Sunday, March 14, 2010

A health-care reform honeymoon won't last long

Published in The Tennessean, March 14, 2010

A health-care reform honeymoon won't last long

by Richard J. Grant

We're about to get a health-care wedgie. But at least we see the perpetrators coming; and most Americans don't like what they see.

As Democrats stalk us with the thin end of another wedge to drive more government interference into our health-care system, a majority of Americans remain firmly opposed. They know that wedges always get wider at the other end.

All government programs have a tendency to expand. Governments already control more than half the dollars spent on US medical care. Government regulations already restrict most of what doctors, hospitals, and insurance companies can do.

Apparently this is not working out well. But instead of reducing the dose, Democrats want to increase the level of government control and interference. Those with socialist eyes cannot see. Those with socialist hearts do not care.

Whether or not it is recognized, the biggest single reason for complaints about our current medical care system is the effects of government interference. When regulations cause problems, the first resort is too often to add more regulations. They put Band-Aids on Band-Aids until the political bands are too thick to dissolve.

It is well-known that the president's ultimate goal is a universal, single-payer health care system. Yet we are told that there will be no "public option" or government takeover. We are even told that the president's proposal, which is very similar to the Senate’s bill, will be self-funding. But this is nonsense, as pointed out by Rep. Paul Ryan of Wisconsin, the ranking Republican on the House Budget Committee, at the president's recent "summit on health care."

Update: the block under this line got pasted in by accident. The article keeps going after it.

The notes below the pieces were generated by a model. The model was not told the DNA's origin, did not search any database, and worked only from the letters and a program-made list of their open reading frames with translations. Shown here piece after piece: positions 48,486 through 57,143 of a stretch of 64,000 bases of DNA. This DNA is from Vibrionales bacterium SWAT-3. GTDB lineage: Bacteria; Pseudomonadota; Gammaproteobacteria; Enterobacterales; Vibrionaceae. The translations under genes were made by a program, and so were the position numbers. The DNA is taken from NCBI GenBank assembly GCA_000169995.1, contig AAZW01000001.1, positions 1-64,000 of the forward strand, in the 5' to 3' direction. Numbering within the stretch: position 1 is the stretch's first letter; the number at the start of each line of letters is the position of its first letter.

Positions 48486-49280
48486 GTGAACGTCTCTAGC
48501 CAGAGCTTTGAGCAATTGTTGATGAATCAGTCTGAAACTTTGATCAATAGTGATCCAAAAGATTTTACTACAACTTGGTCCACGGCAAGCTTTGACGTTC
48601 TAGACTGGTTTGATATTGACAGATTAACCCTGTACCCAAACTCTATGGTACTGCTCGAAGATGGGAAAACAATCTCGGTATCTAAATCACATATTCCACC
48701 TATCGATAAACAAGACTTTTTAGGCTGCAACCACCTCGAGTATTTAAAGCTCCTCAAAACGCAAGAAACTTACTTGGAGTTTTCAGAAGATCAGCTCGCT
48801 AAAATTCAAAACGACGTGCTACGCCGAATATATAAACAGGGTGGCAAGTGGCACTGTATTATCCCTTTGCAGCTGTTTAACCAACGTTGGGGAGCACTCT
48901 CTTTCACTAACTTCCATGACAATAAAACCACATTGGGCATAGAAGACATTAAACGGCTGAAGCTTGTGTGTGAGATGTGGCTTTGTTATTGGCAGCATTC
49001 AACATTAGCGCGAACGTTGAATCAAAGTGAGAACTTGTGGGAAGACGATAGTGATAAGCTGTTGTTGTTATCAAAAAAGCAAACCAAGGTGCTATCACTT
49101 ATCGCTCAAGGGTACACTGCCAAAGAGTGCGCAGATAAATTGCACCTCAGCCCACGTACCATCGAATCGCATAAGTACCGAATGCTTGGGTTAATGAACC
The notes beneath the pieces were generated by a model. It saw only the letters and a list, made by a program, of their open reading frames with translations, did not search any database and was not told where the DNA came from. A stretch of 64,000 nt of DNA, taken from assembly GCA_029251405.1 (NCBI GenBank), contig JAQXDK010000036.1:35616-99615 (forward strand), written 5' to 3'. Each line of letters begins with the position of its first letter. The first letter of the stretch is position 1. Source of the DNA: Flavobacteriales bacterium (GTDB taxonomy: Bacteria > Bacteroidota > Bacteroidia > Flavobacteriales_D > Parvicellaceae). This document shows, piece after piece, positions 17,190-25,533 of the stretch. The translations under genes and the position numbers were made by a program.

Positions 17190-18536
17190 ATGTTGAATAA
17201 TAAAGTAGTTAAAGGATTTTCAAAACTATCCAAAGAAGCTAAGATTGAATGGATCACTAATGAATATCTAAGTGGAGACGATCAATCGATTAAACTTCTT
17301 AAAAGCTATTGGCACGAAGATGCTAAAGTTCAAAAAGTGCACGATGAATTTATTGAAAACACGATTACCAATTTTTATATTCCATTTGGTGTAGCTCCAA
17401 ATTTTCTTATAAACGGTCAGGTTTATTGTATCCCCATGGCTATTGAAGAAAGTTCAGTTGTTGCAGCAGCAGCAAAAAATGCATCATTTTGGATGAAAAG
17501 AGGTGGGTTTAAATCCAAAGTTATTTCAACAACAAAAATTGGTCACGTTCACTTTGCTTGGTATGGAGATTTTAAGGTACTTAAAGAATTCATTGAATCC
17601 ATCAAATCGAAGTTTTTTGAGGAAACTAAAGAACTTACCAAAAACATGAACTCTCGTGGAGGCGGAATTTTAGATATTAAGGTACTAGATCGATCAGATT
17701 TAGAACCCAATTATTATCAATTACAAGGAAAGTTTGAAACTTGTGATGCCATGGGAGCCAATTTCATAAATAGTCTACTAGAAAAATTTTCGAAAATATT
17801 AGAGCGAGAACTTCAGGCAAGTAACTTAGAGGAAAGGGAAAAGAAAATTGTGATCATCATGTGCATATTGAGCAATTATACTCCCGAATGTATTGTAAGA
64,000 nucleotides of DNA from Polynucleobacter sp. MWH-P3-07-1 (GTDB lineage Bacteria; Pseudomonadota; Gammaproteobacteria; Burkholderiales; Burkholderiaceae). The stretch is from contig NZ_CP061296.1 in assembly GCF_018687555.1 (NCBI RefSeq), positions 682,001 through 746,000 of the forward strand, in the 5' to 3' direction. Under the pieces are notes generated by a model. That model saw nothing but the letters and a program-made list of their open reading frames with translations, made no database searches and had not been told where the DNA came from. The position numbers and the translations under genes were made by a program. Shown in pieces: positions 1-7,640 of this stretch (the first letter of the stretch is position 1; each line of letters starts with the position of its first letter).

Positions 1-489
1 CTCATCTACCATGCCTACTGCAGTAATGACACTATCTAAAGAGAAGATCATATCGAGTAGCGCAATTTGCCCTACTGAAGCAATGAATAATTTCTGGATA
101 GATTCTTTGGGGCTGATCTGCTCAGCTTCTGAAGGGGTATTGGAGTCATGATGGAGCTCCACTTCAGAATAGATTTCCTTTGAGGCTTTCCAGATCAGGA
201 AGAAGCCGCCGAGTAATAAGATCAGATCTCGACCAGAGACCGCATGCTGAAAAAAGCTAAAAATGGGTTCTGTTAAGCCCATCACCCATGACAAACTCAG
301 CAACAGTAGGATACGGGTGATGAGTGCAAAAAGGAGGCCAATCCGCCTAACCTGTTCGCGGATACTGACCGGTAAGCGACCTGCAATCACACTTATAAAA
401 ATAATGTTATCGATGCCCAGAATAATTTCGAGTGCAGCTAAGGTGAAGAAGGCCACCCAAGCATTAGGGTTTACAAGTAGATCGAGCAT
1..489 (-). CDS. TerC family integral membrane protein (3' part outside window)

When the double counting is corrected, and the hidden "doc fix" expenditures are put back into the total, Rep. Ryan has found that "the full 10-year cost of the bill has a $460 billion deficit. The second 10-year cost of this bill has a $1.4 trillion deficit." He described the bill as being "full of gimmicks and smoke-and-mirrors." Rep. Ryan is a polite man.

Government interventionists almost always underestimate, or understate, the full cost of their proposals. And their programs, once implemented, tend to grow. Each succeeding political generation seems to need to up the ante to impress its supporters.

Tommy Douglas, who is considered to be the father of Canadian socialized medicine (and really was the grandfather of Kiefer Sutherland), was not so extreme as to believe that such a system could be 100 percent funded by taxes. He believed that a system of co-pay was necessary in order to maintain a link to personal responsibility, and to help prevent the costs from getting out of control. But within 20 years the federal government had created a single-payer system.

What happened in Canada, due to the mixture of "progressive" ideas and perennial political incentives, is now unfolding in the United States. In Canada, there was a honeymoon period lasting some three decades during which the relatively free Canadian economy subsidized the medical sector and consumed much of its previous medical capital. As problems became more visible, and people better understood the causes, political resistance began to grow.

The United States might also have a brief honeymoon, but it won't last long. We know what happened in Canada and elsewhere. Also, Canadians who need urgent care unavailable in Canada have the US as a nearby failsafe destination.

But as Obamacare unfolds, Americans will have no such convenient destination (and neither will Canadians). Other, more distant, countries will increasingly take on that role.

What the president and his congressional allies are attempting to force upon us will be restrictive and expensive. Sweet promises will quickly turn sour as incentives are distorted, innovation is misdirected, and personal responsibility is disconnected.

As free individuals, and as patients, we could deal directly with our doctors and get along just fine. But when a politician tries to put on the rubber glove, we know that what's coming cannot be good.

Richard J. Grant is a professor of finance and economics at Lipscomb University and a scholar at the Tennessee Center for Policy Research. His column appears on Sundays. E-mail:

Copyright © Richard J Grant 2010